COURTHOUSE – City Manager Dave Hansen said the fire department is reviewing the issue of lift-assists, nonemergency calls that often lead to Virginia Beach firefighters helping elderly or immobile people move within their own homes.
A recent report by WTKR-TV focused on a family that drew 1,100 nonemergency calls over three years, but the issue is a wider and growing one.
It’s also something other communities deal with.
Over the past three fiscal years, the Virginia Beach Fire Department saw responses for such calls double from 1,126 to 2,263 per year.
The calls involve people with limited ability to move, perhaps involving nonemergency medical issues or a fall that does not involve in an injury.
Virginia Beach firefighters have been injured while moving people on some of the calls, leading to lost time, according to the department and a union offical.
Hansen asked the department to review this issue earlier this summer, following a request for assistance by Bill Bailey, a city fire captain and president of the Virginia Beach Professional Firefighters Local 2924. Though the issue has been brewing for a while, Bailey said during an interview earlier this month that an injury to a firefighter made this a higher priority.
“In January, a firefighter was lifting a patient and he hurt his back,” Bailey said. “He was out a couple weeks.”
In an interview at City Hall on Tuesday, Aug. 16, Hansen said the goal is to find solutions to dealing with repeated nonemergency calls. The department will work with other agencies, including those that deal with health and human services.
Bailey, reached by telephone, said the city is working on a possible ordinance to address the issue, such as one that will allow it to recoup costs after a certain number of calls.
“We don’t want to deny anybody service,” Bailey said. “We want to stop abuse.”
District Chief Kenny Pravetz answered questions about the issue through a department spokesperson, offering that the issue has grown in recent years due to the city’s increasing population of senior citizens.
The calls have an impact upon resources such as fuel, mileage and maintenance cost, according to the email. Nonemergency calls may mean readiness issues when real emergencies arise.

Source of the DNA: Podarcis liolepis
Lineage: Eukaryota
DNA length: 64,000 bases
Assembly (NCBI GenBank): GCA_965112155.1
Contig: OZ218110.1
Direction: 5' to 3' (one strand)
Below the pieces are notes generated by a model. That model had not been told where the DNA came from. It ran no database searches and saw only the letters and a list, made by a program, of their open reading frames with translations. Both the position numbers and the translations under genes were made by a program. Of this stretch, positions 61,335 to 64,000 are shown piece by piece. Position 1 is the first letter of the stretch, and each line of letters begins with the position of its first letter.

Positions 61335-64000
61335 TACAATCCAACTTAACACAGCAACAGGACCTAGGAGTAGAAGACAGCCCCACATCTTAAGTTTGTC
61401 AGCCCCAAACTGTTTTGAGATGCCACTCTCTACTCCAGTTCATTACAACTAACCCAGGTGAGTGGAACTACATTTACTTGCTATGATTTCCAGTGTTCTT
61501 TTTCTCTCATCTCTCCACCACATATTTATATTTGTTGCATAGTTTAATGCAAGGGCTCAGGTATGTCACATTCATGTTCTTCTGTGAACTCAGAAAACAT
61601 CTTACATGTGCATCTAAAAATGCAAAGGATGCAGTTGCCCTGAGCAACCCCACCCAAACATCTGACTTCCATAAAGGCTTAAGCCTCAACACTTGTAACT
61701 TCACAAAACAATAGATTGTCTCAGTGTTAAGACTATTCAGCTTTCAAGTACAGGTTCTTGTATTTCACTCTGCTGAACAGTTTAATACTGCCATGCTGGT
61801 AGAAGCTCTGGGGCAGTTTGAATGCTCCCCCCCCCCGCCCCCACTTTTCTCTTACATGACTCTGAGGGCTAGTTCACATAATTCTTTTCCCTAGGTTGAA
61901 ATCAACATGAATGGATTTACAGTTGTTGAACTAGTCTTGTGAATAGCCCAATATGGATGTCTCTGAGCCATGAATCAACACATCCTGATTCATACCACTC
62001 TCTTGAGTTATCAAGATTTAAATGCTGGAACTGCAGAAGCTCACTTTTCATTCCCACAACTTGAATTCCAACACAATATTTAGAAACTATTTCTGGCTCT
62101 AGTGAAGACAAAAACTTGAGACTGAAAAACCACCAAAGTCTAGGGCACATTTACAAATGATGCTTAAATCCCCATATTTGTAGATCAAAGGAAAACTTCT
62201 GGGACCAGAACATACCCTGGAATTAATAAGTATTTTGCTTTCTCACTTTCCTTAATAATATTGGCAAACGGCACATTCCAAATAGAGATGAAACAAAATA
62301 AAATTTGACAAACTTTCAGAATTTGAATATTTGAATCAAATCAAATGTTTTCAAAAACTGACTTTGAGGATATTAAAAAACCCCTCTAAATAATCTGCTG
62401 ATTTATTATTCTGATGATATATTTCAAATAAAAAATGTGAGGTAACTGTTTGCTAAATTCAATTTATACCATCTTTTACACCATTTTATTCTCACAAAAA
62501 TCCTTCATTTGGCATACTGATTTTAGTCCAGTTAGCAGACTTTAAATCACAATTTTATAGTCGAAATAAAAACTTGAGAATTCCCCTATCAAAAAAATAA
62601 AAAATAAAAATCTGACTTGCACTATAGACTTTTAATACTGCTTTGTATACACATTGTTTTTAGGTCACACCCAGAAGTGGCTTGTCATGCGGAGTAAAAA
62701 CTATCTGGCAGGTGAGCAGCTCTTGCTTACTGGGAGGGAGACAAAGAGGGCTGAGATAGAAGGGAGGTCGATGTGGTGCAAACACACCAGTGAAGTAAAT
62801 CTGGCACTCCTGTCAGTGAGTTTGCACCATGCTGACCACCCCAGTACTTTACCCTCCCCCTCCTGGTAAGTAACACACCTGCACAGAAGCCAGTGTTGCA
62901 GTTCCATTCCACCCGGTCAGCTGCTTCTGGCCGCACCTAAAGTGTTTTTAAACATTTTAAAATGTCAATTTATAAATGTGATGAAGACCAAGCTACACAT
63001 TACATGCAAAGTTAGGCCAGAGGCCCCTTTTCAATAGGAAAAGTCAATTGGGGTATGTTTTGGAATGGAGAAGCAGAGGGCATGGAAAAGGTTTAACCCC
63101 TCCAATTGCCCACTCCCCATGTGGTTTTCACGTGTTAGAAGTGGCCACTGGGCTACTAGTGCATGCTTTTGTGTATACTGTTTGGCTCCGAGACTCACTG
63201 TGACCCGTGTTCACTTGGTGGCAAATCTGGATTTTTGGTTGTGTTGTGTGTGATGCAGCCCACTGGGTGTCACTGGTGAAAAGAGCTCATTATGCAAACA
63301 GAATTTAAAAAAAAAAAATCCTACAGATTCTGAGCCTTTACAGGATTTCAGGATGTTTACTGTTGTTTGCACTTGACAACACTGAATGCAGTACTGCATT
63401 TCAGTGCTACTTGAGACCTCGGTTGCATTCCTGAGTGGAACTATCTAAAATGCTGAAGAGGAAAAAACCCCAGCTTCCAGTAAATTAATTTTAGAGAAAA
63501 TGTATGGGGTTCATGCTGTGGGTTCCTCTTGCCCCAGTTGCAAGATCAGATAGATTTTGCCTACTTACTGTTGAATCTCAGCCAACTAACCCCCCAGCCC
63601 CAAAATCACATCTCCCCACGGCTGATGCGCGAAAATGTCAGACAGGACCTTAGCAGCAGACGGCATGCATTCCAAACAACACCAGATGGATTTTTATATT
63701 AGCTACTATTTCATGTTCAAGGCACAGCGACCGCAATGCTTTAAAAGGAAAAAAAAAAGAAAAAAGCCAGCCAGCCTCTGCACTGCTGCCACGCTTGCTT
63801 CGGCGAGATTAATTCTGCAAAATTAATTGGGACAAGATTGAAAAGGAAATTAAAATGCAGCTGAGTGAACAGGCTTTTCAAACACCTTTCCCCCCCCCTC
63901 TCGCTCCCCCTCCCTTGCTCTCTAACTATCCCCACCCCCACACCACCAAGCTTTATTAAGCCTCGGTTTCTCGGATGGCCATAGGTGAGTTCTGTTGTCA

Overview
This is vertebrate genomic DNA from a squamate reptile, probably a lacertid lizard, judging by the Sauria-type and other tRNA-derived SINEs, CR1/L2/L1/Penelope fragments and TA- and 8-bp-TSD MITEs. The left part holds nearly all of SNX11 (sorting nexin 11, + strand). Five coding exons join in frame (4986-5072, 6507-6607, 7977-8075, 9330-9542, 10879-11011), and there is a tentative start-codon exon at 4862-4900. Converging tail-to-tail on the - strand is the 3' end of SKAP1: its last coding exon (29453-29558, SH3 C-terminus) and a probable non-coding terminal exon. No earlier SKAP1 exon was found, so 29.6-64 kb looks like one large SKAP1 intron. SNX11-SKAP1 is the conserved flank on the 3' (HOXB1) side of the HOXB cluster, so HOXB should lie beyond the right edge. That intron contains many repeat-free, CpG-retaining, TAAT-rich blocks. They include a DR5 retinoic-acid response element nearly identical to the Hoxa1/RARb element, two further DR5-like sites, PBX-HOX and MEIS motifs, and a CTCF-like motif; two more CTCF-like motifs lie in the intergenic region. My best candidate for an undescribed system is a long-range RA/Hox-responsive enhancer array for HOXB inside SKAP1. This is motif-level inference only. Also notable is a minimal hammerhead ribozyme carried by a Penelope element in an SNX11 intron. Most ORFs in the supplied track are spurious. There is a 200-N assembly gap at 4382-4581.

The department is on a one- or two-month timeline to bring suggestions back to Hansen and the city council, and they are pursuing two ideas in coordination with other city agencies.
One, according to Pravetz, is a possible ordinance that would deter abuse by allowing the city to recover costs after a certain number of nonemergency calls.
“We would build a policy to provide guidance and offer alternatives to the citizens in need of some kind of nonemergency assistance,” he wrote in the email.
Another approach is a long-term possibility, a “mobile integrated health” program for the city. This would not necessarily be a fire program, if it happens, according to the department.
Such an approach can involve giving advice about resources to 911 callers rather than dispatching service in nonemergencies and either transport or referral to “a broad spectrum of appropriate care,” according to the National Association of Emergency Medical Technicians, a national professional organization.
“The fire department and emergency resources are becoming sort of the fallback assistance,” Bailey said. “That’s what we see as part of a growing problem. … More and more, as the population ages, people fall into dire straits, and they don’t have someone to help them. They’re looking for someone to help them.”
Art Kohn, a fire department spokesperson, said via email that the department provides “life safety” education to seniors, and this includes a specific “fire and fall prevention curriculum” for seniors.
Aging is a factor in some such cases, but discussion of this issue might include poverty and ongoing or emerging medical issues.
A five-year study of lift assists in one community in Connecticut showed repeat users of emergency services for nonemergency purposes, with two-thirds of calls being generated by one third of the addresses studied. About half of the addresses generated return calls within a month, the study found.
Published in the peer-review Prehospital Emergency Care journal, the study recommended that lift assists may be an opportunity for intervention or further medical evaluation.
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